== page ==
What it means. In days of yore, a ruralpolitan might have been called a “gentleman farmer”—think of Eddie Albert’s character Oliver Wendell Douglas on the 1960s show Green Acres (shown). But in modern parlance, a ruralpolitan is a professional who has abandoned the urban dwelling for a rural lifestyle and lives on three acres or more, typically within 40 miles of a city.
Be he—or she—a corporate lawyer, hedge-fund honcho, or other well-paid business type, a ruralpolitan might commute to work by rail or car or, if he embraces technology, telecommute from the comforts of a lavishly appointed home office. A ruralpolitan doesn’t typically work the land he owns but does profit from it emotionally through the pleasures of gardening, small-scale livestock raising, or just watching his kids gambol through a field of wildflowers.
Why the buzz? Ruralpolitanism is tinged with romance, depicting a return to agrarian values and pastoral idylls. But country folk still have to mow the lawn and plow the driveway, a fact that city slicker advertising types on Madison Avenue are richly aware of. Indeed, ruralpolitan has earned wider usage as a marketing term used to identify a new segment of the outdoor-power-equipment market.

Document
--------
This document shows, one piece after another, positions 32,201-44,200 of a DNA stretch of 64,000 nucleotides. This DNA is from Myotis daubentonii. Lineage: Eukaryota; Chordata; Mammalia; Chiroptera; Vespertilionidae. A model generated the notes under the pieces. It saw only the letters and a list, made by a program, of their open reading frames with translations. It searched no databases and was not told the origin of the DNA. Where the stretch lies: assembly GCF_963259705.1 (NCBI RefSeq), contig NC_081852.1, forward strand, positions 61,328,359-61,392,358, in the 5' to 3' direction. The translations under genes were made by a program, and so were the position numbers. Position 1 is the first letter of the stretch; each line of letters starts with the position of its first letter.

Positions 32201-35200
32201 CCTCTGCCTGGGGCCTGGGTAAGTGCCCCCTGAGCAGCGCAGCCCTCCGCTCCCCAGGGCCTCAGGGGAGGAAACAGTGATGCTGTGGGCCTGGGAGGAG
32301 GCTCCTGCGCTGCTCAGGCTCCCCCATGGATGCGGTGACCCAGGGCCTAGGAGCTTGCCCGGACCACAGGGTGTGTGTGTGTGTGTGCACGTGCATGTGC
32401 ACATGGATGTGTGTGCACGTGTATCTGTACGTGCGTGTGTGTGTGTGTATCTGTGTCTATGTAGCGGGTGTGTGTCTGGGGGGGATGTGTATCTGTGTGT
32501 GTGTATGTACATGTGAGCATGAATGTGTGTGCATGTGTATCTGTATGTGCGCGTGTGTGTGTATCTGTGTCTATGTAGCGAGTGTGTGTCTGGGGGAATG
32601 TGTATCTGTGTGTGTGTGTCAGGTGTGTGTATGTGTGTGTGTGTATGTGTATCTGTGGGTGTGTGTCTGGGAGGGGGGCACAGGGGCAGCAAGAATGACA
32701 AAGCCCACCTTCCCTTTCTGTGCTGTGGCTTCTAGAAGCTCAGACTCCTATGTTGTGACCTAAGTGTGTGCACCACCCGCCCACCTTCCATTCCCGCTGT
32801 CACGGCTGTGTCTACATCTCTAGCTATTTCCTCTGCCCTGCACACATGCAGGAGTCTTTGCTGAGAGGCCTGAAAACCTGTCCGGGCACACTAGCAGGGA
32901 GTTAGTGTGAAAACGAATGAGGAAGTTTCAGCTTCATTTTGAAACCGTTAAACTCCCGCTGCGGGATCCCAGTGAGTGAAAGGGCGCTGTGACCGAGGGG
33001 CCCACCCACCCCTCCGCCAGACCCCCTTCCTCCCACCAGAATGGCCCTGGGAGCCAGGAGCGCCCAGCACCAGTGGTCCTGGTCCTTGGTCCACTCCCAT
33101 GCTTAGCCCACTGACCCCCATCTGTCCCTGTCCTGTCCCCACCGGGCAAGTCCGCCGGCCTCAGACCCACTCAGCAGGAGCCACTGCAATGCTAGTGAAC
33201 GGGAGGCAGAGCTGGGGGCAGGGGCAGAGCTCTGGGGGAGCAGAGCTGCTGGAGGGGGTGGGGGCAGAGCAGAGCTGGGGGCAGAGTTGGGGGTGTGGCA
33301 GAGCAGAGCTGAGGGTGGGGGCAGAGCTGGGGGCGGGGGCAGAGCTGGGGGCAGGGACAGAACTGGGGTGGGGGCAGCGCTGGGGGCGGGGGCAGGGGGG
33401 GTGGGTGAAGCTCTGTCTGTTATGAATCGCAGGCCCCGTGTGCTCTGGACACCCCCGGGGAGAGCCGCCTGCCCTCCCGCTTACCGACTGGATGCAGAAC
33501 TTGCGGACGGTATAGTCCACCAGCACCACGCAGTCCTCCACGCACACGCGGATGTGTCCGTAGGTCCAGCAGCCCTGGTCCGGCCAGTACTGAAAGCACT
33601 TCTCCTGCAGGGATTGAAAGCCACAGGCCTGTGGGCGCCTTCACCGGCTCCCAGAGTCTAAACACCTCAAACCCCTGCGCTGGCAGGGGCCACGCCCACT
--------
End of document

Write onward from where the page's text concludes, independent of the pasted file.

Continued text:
There’s even a magazine devoted to ruralpolitans, Living the Country Life, a quarterly that goes to 200,000 homes around the country.
Here at Consumer Reports, you won’t find a ruralpolitan category in our Ratings and recommendations, but we do test equipment that can handle heavy tasks. In lawn care, that includes tractors with features like cruise control, ideal when you have to mow several acres, and tow-behind attachments, helpful for hauling stuff from one edge of the property to the other. When testing snow blowers, we make sure to include two-stage gas models, which can clear long driveways more quickly and easily than single-stage models. For chain saws, we rate fast-cutting gas models as well as lighter, easy-to-operate electric ones.
Whether you’re part of the burgeoning ruralpolitan class or a suburbanite with less lawn to tend, use our buying advice to find the equipment that’s sized to fit your needs.—Daniel DiClerico